It’s been over a year since I’ve been to this park. It was one of the very first hikes I did when I first decided to go on my New Zealand adventure. And what a difference a year makes. I remember back then the final trail, Beacon Lane Trail, to be a brutal hill before reaching the parking lot. And now, I had to wonder where it disappeared to. It hasn’t disappeared of course, but it just amazes me how our mind can make “a mountain out of a molehill”. Yes, my fitness level has improved a lot in all this time, but I remember it as being a never ending, brutal and cruel way to end a hike back then and this time, it was just a minor hill. I returned to Lighthouse Park, even though it’s listed as “Easy” with minimal elevation, because I was returning with Nicole. It is the start of the hiking season for her and we figured it would be a nice way to ease back into hiking. Both of us sported new footwear, me with a new pair of hikers and Nicole with a lovely pair of trail runners. My old pair of hikers has been retired and for sentimental reasons, I haven’t actually disposed of them yet. I’m not sure what I’ll do with my old hikers, but I don’t want to toss them just yet. I’ll figure it out eventually. We both were not as prepared for the weather as we would’ve liked. It was raining off and on all morning but it wasn’t cold. It was actually kind of muggy. We did not follow the trail suggestions that were listed on vancouvertrails.com. Instead, we went the opposite way. Like I said in my first post about Lighthouse Park, make sure you grab a map before you start in on the trails. Without the map, you could easily get disoriented. We chose to head out on the Juniper Loop and head out to Juniper Point.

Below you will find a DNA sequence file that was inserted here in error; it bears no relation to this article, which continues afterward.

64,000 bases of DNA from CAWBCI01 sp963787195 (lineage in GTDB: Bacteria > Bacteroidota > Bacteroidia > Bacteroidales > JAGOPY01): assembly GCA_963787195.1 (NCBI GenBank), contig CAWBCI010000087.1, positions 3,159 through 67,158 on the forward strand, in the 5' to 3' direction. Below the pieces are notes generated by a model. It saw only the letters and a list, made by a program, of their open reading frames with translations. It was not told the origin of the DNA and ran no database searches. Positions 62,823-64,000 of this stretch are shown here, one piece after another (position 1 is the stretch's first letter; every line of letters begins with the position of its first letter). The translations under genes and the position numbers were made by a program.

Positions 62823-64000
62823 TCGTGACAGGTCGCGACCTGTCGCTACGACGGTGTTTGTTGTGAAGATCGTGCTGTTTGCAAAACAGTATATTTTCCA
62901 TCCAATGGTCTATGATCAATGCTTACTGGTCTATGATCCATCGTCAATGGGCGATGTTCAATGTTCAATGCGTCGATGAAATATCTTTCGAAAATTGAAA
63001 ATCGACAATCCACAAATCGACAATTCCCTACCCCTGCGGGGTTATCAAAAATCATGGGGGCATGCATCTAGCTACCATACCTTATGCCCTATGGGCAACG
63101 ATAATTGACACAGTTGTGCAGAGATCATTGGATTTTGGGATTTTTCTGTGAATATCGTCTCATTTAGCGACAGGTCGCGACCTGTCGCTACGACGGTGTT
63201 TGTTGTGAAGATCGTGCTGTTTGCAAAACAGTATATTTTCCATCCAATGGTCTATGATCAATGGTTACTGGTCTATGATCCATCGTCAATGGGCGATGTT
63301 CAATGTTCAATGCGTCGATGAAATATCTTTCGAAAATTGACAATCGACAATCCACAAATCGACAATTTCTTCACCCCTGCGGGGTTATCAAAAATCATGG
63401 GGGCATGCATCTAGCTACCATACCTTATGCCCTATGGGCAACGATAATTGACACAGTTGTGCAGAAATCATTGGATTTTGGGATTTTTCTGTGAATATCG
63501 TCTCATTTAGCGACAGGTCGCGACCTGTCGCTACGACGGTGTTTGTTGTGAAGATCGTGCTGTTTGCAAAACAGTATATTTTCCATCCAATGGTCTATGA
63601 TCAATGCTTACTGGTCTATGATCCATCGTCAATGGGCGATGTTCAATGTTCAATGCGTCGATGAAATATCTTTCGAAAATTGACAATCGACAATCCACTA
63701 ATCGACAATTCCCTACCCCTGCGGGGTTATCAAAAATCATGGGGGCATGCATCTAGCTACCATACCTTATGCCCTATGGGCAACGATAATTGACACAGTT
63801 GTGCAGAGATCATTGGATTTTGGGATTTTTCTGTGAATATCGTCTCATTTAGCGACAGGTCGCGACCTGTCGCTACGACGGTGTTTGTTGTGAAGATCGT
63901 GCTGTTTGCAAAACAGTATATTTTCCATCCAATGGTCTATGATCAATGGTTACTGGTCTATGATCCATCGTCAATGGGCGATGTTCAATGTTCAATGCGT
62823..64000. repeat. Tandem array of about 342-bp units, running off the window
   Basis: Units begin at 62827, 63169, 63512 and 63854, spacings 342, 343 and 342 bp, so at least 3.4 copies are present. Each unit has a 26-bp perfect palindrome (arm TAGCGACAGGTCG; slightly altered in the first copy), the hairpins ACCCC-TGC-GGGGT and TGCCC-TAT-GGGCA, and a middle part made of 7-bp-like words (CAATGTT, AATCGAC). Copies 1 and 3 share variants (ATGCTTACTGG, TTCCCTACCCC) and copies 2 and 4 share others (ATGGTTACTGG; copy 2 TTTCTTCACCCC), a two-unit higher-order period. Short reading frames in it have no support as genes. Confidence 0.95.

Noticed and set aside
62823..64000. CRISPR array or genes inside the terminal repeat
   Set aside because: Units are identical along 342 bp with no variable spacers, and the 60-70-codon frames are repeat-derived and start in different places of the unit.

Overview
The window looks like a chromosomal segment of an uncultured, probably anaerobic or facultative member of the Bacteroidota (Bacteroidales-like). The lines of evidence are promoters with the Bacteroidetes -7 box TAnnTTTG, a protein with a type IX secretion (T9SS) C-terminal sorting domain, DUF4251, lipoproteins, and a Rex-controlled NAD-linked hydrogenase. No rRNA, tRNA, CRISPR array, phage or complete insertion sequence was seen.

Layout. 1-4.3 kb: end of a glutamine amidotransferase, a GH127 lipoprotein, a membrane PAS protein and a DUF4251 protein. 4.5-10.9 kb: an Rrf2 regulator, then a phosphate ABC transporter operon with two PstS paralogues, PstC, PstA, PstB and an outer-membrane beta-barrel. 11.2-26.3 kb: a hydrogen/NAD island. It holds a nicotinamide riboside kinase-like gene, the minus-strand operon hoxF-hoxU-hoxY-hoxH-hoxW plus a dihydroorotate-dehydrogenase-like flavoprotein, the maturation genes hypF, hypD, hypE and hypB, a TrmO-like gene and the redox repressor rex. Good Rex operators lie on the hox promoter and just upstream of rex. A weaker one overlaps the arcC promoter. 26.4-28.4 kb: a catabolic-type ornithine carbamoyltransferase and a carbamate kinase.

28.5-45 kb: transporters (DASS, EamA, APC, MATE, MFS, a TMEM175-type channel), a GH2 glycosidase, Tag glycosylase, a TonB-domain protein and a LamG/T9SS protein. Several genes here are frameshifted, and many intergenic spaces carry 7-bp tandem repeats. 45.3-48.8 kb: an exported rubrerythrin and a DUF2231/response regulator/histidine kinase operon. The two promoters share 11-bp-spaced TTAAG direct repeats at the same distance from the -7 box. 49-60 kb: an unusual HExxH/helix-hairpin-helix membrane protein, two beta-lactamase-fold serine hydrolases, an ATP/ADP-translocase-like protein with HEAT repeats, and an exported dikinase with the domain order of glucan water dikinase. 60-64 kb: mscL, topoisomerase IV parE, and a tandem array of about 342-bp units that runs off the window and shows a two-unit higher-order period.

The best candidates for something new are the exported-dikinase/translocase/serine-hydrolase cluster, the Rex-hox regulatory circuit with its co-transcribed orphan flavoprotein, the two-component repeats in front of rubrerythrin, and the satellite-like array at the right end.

Afterwards, we headed south along the Seven Sisters Trail towards the Lighthouse Viewpoint. For the most part the trails were quite nice, even in the rain, the paths were mostly dry but do be careful on the rocks and the roots that are exposed to the rain. I slipped a few times and actually did land on my butt at least twice. But it’s all good. At the Lighthouse viewpoint, you see the lighthouse with Burrard Inlet just behind it. It’s nice for a picnic stop, if it’s a nice day, but in this dreary weather, we turned around fairly quickly and headed down to the Phyl Munday Nature House and the other buildings in that surrounding area. Head behind the Phyl Munday House and you’ll actually get closer to the Lighthouse. If the gate is open, you can head closer to Point Atkinson and get a better view of the lighthouse. But you’ll never actually get right up to the lighthouse, which is too bad. Please be respectful of the property as you walk closer to the lighthouse. They have a very nice garden for you to admire.
After snapping a few pics, we headed back up the driveway and walked around the buildings. It was at this point that Nicole saw the “Stop” sign. So of course, instead of stopping, we had to explore. Why did they want us to stop? What was beyond the stop sign? Well, that would’ve been East Beach. The tide was out so in addition to the lovely smells of the forest, we had the distinct smells of seaweed and other briny seashells. After a little log hopping and then rock climbing, we found a different view of the lighthouse. I’m sure in sunny weather it would’ve been quite an impressive sight. But this time, I was more drawn to the low hanging cloud and the oil tanker.
All in all, it was a nice easy hike, which is what we both needed today. There are a lot of other trails in this park worth visiting. I remember Eagle Point was quite impressive and there was a nice view at the Summit as well. From what I can remember, Salal Loop was also a nice trail to walk. We will have to do this again, hopefully on a nicer day and other than the mugginess of the day, it was an enjoyable hike.